R: There was a time when we weren't that happy with it, but things started turning around a lot. It was about two years before we saw a cent from Things I Hate To Admit, and we knew it was selling. We had a lot of debts we had to pay off, so that worked to do it.
MRR: Mordam is primarily a distributor, and it seems like the label is kind of a secondary thing.
R: It's a really great thing that Mordam is doing, getting all the smaller labels together and giving them one voice to speak with so they can get into all the shops. I think with our next record, we'll probably end up making it ourselves and end up licensing it to Mordam.
MRR: What do you guys think about Santa Rosa?
T: Don't live there.
MRR: But you stayed...
T: Sonoma Country is a wonderful place!
R: I don't know if I would have stayed if it wasn't for the band. It's not that I don't like it, but it's sometimes kind of boring. But there's so many great bands, and they've all gone out of their way to be pretty original. You don't see really derivative hardcore bands.
MRR: People use the word jazz to describe Victims Family, but it's not like a swinging, improv kind of jazz. It's more of a tight, spastic kind of jazz...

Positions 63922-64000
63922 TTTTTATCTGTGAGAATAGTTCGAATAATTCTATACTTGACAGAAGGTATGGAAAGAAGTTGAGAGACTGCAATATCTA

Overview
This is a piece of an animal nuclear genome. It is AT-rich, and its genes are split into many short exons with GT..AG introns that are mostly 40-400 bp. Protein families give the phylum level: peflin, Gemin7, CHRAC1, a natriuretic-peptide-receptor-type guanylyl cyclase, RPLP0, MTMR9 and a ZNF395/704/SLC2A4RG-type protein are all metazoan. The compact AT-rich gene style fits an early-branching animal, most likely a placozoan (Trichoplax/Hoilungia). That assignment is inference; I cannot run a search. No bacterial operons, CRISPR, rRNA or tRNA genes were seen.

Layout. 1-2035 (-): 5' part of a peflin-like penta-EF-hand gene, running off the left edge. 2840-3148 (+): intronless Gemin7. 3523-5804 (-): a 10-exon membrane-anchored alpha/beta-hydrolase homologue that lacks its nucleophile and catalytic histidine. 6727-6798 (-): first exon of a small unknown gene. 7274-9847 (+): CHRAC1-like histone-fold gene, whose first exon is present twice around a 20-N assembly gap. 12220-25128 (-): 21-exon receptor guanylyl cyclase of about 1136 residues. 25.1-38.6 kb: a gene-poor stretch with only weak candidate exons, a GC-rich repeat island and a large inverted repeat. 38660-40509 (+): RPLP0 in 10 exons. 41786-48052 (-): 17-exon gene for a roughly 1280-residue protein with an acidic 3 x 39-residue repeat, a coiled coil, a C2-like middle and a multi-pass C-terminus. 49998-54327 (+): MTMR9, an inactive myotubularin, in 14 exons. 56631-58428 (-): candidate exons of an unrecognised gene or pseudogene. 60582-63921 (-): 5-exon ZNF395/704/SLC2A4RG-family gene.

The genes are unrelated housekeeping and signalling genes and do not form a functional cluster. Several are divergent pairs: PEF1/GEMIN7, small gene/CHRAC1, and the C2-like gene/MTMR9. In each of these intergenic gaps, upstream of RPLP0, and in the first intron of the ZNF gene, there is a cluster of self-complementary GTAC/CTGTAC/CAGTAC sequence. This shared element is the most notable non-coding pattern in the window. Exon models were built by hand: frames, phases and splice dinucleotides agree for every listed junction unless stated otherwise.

T: That's the fallacy of the whole jazzcore thing.
R: It's not jazz in the sense that it's improvised. There's a little, tiny room for improvisation. I'm just really into writing songs; I get really bored listening to a bunch of musicians jerk off. It's not my thing.
MRR: I've always found it weird that you guys get tagged onto the Bay Area funk scene, too.
R: That element's always been in our music, but there's also been hardcore elements, metal elements- a lot of differents stuff making up the sound. Seeing a lot of those bands and playing with them taught me a couple of things. First, people really do respond to a groove, wether it's a punk rock groove or a funk groove. The other thing is that we hate playing big rock'n'roll clubs. It totally reaffirmed my faith in the whole do-it-yourself kind of thing. I mean, even now we play some shows where the door might be too expensive, and that's kind of a drag. But I think we're doing a lot better than we were for a while.